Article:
It's that time of year again. The dreaded sports. The sports take over my household. Expletives fly like moths in the night. The house shakes like an earthquake at the epicenter. Sleeping children with dreams full of lilacs and peace fairies are jolted awake by a whooping and a hollering. What's that? they wonder, their minds quickly going through the list of dangers — pack of coyotes, fire alarm, monster beneath the bed. Oh, no, it's just Dad.
My husband says it's a curse loving teams that are ju-u-u-st not good enough. I think it's a curse to love teams that are this good. My kids think it's a curse to get to learn so many cool new curse words and not be allowed to repeat them.
The Dodgers made it all the way to the World Series. Again. Groan. The Eagles play on an off night of the World Series. Double groan.
I used to like sports. Truly. But that was back in the day when it meant going to games, sitting in the sun, eating nachos, drinking beer, high-fiving strangers and booing your neighbor in good fun. Before children and bedtimes. Long before cardboard cutouts in the stands.
If school were in-person these days, my kids would be eagerly waiting for recess so they could teach their friends the new stream of curse words they picked up after being jolted awake by the steady stream of them. I should, perhaps, be embarrassed. In fact, I know I would be if it weren't for the fact that every year around this time, my kids come home with their own newly learned expletive amalgamations their friends taught them on the playground. This year, there has been no such sharing. I knew that my children's vocabulary would go down during COVID. I never before thought I'd be grateful for it.
My son was 3 the first time we were called in to the school office in a late October to discuss his swearing. I bowed my head in shame. The head of his preschool, who was also the pastor at the Lutheran church that ran the school, laughed. "Don't feel bad! You have no idea how many parents I have to talk to in October. Trust me, I yell the same words at my television. We just want to get as many kids as possible to stop repeating the words at school." I loved that pastor.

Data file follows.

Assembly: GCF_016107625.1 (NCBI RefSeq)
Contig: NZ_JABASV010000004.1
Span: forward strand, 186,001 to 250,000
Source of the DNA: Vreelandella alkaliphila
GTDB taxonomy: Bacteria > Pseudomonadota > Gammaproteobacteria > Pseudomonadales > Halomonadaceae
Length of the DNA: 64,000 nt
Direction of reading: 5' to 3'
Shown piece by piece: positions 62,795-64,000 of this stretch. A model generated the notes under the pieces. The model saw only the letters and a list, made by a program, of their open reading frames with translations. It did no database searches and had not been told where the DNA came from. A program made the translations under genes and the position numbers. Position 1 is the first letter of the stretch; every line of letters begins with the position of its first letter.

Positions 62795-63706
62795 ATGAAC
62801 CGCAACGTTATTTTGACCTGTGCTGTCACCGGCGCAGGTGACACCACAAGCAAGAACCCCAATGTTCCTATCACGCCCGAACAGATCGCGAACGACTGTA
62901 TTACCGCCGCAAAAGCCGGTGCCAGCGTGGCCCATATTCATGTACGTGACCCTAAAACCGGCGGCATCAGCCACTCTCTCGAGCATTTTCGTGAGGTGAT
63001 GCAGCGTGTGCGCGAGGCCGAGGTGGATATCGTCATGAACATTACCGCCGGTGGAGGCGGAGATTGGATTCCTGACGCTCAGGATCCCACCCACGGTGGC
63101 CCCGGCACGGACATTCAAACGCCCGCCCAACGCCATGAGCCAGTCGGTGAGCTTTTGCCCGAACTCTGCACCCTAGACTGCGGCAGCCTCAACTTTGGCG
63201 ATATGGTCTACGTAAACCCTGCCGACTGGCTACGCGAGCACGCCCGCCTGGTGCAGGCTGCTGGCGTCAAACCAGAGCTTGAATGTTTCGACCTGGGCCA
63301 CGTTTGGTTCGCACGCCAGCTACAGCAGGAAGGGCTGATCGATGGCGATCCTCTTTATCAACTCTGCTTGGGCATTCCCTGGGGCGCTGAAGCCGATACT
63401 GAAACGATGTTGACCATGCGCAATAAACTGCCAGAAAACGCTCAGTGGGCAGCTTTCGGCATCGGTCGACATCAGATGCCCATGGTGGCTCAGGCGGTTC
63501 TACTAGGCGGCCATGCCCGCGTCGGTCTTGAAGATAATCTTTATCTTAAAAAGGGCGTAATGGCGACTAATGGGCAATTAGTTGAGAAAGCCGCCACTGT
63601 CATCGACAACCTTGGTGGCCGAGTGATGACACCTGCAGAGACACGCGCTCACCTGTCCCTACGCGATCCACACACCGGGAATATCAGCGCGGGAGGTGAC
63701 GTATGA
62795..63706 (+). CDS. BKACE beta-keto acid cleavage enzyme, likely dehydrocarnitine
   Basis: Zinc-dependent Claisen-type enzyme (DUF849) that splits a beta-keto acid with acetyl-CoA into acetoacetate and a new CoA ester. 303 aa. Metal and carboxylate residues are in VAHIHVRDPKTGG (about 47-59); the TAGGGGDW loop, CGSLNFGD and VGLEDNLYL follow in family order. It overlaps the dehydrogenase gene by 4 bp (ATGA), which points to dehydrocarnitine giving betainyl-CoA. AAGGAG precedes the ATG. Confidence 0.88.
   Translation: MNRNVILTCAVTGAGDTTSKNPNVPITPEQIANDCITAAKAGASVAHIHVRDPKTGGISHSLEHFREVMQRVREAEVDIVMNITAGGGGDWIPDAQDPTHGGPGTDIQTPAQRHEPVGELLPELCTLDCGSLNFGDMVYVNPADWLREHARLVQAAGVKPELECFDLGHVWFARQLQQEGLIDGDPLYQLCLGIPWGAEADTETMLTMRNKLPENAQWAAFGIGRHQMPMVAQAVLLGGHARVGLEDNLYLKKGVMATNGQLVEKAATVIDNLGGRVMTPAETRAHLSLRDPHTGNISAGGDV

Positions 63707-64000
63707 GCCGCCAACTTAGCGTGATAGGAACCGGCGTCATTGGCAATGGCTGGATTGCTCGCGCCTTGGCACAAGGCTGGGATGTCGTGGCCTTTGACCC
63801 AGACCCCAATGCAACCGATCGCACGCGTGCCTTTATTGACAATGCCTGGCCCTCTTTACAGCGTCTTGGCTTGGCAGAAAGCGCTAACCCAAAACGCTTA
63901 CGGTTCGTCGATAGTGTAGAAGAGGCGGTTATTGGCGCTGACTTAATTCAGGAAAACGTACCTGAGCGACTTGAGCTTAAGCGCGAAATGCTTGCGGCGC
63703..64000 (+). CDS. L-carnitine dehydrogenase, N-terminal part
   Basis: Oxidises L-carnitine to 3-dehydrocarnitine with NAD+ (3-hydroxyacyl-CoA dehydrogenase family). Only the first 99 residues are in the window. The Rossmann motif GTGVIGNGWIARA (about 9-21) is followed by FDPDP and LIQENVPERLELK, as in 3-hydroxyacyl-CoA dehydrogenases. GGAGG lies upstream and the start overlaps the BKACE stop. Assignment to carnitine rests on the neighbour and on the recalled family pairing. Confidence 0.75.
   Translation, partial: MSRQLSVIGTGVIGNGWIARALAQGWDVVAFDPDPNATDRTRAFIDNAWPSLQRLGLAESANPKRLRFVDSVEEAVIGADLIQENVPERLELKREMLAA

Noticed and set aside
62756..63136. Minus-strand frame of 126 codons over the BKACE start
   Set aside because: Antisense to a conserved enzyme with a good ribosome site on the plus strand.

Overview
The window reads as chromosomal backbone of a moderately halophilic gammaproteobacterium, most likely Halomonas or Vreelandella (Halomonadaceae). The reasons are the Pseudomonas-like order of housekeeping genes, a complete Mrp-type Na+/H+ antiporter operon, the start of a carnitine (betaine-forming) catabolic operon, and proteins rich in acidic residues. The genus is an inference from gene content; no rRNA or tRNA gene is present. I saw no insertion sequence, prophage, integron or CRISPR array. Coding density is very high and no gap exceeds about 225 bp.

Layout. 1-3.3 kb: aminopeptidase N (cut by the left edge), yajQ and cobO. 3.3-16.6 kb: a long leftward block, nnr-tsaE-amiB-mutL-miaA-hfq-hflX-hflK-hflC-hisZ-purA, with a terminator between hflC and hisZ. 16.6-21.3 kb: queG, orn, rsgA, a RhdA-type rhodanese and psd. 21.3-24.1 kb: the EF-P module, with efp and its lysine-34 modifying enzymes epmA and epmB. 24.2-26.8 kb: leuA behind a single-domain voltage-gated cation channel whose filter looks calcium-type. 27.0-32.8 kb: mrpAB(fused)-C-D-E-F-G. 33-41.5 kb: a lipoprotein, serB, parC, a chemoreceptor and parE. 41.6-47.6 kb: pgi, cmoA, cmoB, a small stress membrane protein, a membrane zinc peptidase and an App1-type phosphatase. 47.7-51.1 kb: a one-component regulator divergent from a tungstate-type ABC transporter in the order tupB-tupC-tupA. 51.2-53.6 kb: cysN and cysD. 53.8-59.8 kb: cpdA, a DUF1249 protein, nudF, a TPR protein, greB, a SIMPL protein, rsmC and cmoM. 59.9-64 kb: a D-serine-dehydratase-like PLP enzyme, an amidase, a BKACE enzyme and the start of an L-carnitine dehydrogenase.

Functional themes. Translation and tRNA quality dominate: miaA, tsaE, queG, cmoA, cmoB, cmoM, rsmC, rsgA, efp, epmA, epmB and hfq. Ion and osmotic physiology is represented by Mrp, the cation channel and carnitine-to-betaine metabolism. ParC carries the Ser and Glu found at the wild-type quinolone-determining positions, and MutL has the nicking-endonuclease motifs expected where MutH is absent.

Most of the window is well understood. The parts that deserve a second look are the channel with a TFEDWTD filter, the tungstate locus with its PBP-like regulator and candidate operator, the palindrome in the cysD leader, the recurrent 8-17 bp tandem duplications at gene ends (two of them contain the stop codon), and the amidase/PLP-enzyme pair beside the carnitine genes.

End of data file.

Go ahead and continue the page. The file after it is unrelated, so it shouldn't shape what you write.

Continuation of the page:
As we walked out of the meeting, we saw other parents waiting for the next appointment to talk to the pastor. The couple were wearing Dodgers shirts. We all looked at one another and laughed.
Our RV trip around the country has brought us to Los Angeles, where we lived when my children were born. We met up with the old preschool gang at a field for the families to see one another. Our children had shared a room between the ages of 4 months and 4 years. It didn't take long for one of the moms to reminisce about the time our son was moved up into the Bluebird room at age 2, where he would now be expected to participate in church services and say a prayer before lunch.
I am Jewish, and my husband was raised Christian, but neither of us was raised with prayer before eating.
My son, on his first day as a Bluebird, sat around the table with the other kids. His teacher said, "We are now going to say a prayer. Put your hands together."
While the other Bluebird children bowed their heads, my kid put his hands together and did what he was always expected to do when someone announced, ""Let's put our hands together!" He responded in a clap-clap-clapclapclap "Let's go, Dodgers!"
The pastor couldn't wait to tell me that story when I picked my son up that day. He was giddy with laughter. "We know that kid's religion is baseball!"
RV living has made the season particularly trying. Now when my husband jumps, I fear he will bust a tire. When he yelps, he has to remember to give context. Expletive-expletive must be followed with the name of a team, lest he simply sound like a cursing maniac to the rest of the campground. Overall, we survived the season better than expected.
F—- it. Go, sports!
Katiedid Langrock is author of the book "Stop Farting in the Pyramids," available at http://www.creators.com/books/stop-farting-in-the-pyramids. Follow Katiedid Langrock on Instagram, at http://www.instagram.com/writeinthewild. To find out more about her and read features by other Creators Syndicate writers and cartoonists, visit the Creators Syndicate website at www.creators.com.